Rise and Shine! Today the students and GLA Bali staff woke up bright and early for a sunrise hike up Puncak Mangu hills, which is close to Mount Agung – the highest volcano mountain in Bali. Waking up at 4:30 a.m and hiking 5 miles all seemed worth it after a view of a fascinating volcano on one side and a mesmerizing sunset on the other. After eating delicious pancakes and fruit for breakfast, we experienced the hard labor local workers at the cashew factory do everyday. We peeled and shelled cashews for 2 hours and learned about the great impacts of the cashew factory on the economy, education, and culture immersion. To end the day, we had a scenic drive to Amed and settled into our amazing beach bungalows for a great dinner and swim in the water.
Hello friends and family,
A lot has occurred since our last blog. After our overnight visit to an eco-camp learning about Cashews and Balinese economics, we traveled East to the town of Amed, a beautiful beachfront town. There we enjoyed clear blue water and banana smoothies. Our home base consisted of beach bungalows and waterfront views. For our adventure in Amed we all tried our hands at scuba diving. Some of us were filled with excitement; While others were slightly nervous. Nevertheless, we all prevailed and successfully completed a pool training session and two dives. We were able to see sea turtles, sharks, and stingrays to name a few underwater gems. On our off time we enjoyed laying on the beach and snacking on chicken nuggets and fries. After completing our final dive, we hopped into vans and made our way back to Ubud to enjoy our last days in this beautiful place.
Madison and Jen
August 2, 2017
Our story starts with a rainy day and an early breakfast at 6:30 am. Everyone bursting with excitement, ready to go to the elephant sanctuary to be one with these magnificent mammals. Little did we know that this was not a sanctuary but what seemed to be a prison for the elephants and an entertainment center for the human eyes. You could tell by the look in our eyes, our hearts were saddened with sorrow. For these magnificent creatures should be out running wild and free but instead are rode and chained for nothing but entertainment. Coming from this experience we learned that we as a whole do not support the fact that this was a place called a “sanctuary” when after the fact this was a place using these animals for income. Support for proper animal care in Bali and around the world touched our hearts and made us learn to see to believe. What seemed to be one of the best parts of the trip just became one of the many hardest memories of our adventure.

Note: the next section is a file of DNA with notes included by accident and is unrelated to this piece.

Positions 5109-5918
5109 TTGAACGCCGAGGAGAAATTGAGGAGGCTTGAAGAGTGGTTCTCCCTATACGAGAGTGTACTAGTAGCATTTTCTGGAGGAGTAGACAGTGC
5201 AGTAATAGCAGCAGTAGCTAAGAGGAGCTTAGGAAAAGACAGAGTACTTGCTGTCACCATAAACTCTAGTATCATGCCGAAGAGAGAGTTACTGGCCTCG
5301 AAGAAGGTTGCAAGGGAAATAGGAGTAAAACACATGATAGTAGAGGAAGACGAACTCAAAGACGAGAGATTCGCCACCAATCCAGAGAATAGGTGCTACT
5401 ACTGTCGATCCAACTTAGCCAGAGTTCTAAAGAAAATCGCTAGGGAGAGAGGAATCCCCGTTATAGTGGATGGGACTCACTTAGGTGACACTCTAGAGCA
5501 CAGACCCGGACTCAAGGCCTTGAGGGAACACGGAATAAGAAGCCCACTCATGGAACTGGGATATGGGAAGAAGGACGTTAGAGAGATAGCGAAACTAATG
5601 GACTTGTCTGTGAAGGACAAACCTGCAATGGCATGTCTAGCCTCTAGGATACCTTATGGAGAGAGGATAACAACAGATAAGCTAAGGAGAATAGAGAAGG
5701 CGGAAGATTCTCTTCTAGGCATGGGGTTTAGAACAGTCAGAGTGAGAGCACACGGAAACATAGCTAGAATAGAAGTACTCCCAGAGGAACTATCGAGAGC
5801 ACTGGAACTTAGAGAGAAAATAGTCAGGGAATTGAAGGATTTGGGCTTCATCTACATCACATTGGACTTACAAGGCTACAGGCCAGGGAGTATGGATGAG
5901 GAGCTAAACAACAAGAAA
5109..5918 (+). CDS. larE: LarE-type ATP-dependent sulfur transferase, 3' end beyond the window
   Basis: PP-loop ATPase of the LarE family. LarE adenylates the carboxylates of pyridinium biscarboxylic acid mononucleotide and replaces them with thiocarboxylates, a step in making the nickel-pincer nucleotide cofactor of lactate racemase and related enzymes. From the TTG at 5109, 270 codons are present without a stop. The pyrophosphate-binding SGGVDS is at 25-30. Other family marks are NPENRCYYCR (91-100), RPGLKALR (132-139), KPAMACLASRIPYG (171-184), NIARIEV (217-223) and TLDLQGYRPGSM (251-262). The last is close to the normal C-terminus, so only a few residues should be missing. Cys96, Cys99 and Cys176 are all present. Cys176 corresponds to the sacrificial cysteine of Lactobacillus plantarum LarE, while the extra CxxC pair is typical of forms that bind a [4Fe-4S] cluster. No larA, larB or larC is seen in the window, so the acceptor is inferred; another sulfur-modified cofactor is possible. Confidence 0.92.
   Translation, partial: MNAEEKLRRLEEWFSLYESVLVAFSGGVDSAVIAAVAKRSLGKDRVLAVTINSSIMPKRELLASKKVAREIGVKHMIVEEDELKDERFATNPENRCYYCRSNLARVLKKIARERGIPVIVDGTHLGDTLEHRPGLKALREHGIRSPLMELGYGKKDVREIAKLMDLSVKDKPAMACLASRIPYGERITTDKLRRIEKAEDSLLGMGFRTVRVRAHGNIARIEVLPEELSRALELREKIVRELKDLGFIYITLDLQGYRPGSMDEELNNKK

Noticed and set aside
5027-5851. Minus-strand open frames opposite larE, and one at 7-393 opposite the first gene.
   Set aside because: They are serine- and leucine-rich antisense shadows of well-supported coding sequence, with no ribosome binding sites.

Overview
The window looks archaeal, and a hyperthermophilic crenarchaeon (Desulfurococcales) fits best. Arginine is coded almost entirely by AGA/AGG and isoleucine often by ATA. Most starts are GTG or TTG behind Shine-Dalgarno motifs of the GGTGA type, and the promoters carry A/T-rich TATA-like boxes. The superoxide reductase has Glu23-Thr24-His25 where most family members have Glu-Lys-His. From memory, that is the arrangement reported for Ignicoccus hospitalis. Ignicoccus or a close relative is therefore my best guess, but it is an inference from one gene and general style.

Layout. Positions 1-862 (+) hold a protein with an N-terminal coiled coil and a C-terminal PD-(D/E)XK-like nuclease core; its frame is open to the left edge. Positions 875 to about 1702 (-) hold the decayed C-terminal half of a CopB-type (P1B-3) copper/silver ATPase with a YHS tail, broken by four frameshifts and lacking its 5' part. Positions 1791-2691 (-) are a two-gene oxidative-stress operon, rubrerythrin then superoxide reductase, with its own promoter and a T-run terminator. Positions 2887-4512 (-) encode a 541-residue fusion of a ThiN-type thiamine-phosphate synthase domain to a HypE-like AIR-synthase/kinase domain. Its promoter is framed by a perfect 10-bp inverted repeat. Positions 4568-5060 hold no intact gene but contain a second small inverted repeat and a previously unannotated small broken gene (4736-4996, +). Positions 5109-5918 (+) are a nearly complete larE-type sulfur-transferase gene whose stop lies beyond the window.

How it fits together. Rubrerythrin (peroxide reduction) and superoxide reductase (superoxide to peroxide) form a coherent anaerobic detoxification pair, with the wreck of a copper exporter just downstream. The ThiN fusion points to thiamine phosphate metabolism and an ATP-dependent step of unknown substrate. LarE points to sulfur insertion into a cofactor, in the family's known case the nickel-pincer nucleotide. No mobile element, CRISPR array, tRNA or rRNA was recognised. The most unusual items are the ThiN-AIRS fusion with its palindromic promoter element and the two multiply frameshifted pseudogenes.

After our time at the “Sanctuary” we the travelers were relieved to hear that the GLA Bali trip will not be incorporating the elephants in the future years of Bali adventures because of the wrong doing that is coming to these animals. By 12 we spent the rest of the afternoon (after another amazing lunch from Mama) at the market and temple, trying to forget our sorrow filled morning by indulging our time and thoughts into spending what little money we had left for our loved ones back home.
Abbi H. and Nat Y.
August 3, 2017
Zoe and Arielle here! Your one and only source into the adventurous lives of GLA Bali.
At 8:00 a.m. sharp, GLA students and mentors piled into vans that brought them to Teraz Agro, a local coffee and tea distributor that specializes in Luwak Coffee. A luwak is a small animal that eats, digests, and ferments red coffee cherries. Subsequently, the luwak has a bowel movement, and the cherries are embedded in its feces. The intact beans are then collected and processed in traditional Balinese manner.
At the plantation, students sampled various teas and coffees, including the famous Luwak Coffee. Students then crowded the gift shop, buying baskets full of gifts to take home.
With bags full of coffee, students packed back into the vans, heading to White Water Rafting on Telaga Waja. Students and mentors were asked to form groups of four and five and were given life vests, helmets, and paddles. The groups were each assigned a guide who helped them into and steered their rafts.
As the rafts spiraled down the rocky river, high-pitched screams and songs could be heard.
“I had a blast. My instructor was super chill. We got pretty wet,” said GLA student Xandra Layne. “It was raining as we were paddling so it felt like an adventure.”
After the wild river ride, students had to lug themselves up hundreds of stone steps to reach their lunch location. The view from the building was breathtaking, and most students forgot the strenuous climb that had just occurred.
Post lunch, the vans returned the students to the home base, where they had mentor groups and evening activity. They ended the second to last day with a bang, enjoying a delicious dinner cooked by Mama.
Zoe and Arielle